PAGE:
By Ryan C. Wood
The question of whether you can buy a house after bankruptcy is one of the most frequently asked questions. Most bankruptcy lawyers give the somewhat helpful answer that “it depends.” A lot of people think that they will be automatically denied a loan after filing bankruptcy, but that is not true. Banks look at a lot of different factors when they are deciding whether to extend credit to you. They look at your credit score, your income, how long you have been employed, how much debt you have, how big of a down payment you are putting down, and many other factors. If you have filed for bankruptcy already you will not have any debt weighing you down. If you add in the fact that you have been steadily employed making decent money and you have been saving all your money (since all your unsecured debt was discharged in your bankruptcy case), it may be possible that a bank would extend credit to you to buy a home.
Whether the bank is willing to extend credit to you also depends on the economy and the credit situation at that time. When the real estate market was on the rise people were able to buy a house a couple years after filing bankruptcy. Right after the real estate market came crashing down even people that had perfect credit were not able to obtain loans because the banks were really tight with their money. An example of this is a self-employed individual with a credit score in the 800s. She was willing to put a 50% down payment on the home. The banks refused to lend her credit because she was self-employed and therefore, according to the banks, higher risk that the business would fail and she would be unable to repay the mortgage.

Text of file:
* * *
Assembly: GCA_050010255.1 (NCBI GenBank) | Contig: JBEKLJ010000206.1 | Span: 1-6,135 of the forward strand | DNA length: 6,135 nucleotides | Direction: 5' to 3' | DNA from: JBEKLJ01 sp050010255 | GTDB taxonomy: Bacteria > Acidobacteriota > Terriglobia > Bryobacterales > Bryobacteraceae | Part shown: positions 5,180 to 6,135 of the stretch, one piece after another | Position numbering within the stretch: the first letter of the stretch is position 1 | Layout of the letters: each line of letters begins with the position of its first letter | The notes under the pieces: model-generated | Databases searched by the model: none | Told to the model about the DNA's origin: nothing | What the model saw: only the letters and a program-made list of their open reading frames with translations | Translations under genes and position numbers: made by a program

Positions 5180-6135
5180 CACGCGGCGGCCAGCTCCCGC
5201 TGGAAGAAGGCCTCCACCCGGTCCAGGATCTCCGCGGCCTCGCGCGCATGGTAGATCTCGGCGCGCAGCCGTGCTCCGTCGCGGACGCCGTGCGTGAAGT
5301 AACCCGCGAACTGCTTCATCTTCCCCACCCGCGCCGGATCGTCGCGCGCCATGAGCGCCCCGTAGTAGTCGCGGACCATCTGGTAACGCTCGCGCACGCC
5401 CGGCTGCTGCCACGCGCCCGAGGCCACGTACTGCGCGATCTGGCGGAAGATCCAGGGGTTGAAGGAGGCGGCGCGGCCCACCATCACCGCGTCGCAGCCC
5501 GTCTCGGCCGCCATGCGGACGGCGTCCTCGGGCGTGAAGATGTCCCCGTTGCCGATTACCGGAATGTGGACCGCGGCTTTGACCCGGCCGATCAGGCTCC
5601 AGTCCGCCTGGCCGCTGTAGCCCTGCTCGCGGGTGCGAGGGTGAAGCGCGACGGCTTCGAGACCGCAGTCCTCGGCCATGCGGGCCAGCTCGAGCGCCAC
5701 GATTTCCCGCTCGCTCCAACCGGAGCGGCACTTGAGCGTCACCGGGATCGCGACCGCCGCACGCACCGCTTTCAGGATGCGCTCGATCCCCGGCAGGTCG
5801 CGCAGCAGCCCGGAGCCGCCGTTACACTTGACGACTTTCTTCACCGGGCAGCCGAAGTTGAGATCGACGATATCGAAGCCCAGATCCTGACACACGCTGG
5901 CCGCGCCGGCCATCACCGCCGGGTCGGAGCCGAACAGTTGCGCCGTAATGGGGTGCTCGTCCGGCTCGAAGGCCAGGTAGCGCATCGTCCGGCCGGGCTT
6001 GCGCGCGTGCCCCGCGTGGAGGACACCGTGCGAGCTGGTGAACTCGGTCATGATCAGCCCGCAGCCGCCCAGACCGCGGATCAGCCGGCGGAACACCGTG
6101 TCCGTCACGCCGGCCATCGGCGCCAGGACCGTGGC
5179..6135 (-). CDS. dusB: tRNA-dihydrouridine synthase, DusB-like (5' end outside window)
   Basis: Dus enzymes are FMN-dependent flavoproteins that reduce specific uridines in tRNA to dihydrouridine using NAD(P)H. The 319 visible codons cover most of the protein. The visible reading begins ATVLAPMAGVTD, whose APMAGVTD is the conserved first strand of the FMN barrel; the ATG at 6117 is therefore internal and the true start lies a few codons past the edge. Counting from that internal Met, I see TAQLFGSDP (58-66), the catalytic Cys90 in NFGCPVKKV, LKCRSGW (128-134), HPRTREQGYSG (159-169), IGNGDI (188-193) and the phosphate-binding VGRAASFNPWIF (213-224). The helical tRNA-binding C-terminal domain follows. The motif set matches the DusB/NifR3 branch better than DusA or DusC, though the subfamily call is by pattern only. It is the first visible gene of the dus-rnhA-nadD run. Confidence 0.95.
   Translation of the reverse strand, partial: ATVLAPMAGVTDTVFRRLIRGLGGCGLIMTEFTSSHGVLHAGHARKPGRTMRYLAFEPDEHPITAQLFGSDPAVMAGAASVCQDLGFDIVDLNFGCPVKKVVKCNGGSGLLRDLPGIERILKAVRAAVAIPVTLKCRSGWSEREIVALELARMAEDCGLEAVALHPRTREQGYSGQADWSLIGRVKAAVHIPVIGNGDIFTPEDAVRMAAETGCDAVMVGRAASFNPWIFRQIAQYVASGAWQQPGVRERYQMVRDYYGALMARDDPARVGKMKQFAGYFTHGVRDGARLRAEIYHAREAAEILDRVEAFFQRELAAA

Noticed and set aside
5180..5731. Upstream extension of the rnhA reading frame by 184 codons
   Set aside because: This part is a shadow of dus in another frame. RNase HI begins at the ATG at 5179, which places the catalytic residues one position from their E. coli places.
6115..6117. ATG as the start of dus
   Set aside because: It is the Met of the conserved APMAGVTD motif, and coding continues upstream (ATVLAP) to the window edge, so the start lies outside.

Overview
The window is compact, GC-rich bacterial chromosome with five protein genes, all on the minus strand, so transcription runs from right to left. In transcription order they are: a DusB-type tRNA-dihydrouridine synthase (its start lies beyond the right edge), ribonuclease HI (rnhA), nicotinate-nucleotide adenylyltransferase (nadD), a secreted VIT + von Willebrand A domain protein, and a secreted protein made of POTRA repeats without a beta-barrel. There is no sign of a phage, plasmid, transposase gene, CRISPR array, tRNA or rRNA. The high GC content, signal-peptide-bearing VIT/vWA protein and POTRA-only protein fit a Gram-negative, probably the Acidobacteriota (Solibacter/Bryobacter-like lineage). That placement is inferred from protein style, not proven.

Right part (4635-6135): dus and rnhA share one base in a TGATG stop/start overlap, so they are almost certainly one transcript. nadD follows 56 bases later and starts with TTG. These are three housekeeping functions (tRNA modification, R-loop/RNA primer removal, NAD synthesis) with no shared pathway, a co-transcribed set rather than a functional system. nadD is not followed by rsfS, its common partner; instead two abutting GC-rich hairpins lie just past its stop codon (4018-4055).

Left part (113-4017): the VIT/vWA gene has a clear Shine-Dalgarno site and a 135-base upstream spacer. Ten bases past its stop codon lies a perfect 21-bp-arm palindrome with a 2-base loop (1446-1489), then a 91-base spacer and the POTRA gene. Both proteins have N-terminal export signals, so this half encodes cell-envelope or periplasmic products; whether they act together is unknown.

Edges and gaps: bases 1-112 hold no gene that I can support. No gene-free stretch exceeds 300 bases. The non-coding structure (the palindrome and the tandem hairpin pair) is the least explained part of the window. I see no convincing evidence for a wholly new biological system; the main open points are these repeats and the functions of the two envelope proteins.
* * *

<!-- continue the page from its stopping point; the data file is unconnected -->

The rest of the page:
Even if a bank is willing to extend credit to you to buy a home one factor you need to look at is what interest rate you will be charged. If you have filed for bankruptcy recently the interest rate may be higher. One possible way that your interest may be lower is if you have a co-signer that has a great credit to buy the home with you. You need to be sure you can afford to repay the loan with the interest included before you sign on the dotted line and incur more debt or you may need the services of a bankruptcy lawyer. You may potentially be able to refinance the home at a lower rate in the future if your house has equity and you have been steadily maintaining your credit, but that is not something you should be banking on when you are incurring the debt because it may never happen.
Bottom line: it is very possible to obtain credit to buy a house even after filing for bankruptcy depending on what the economic situation is like.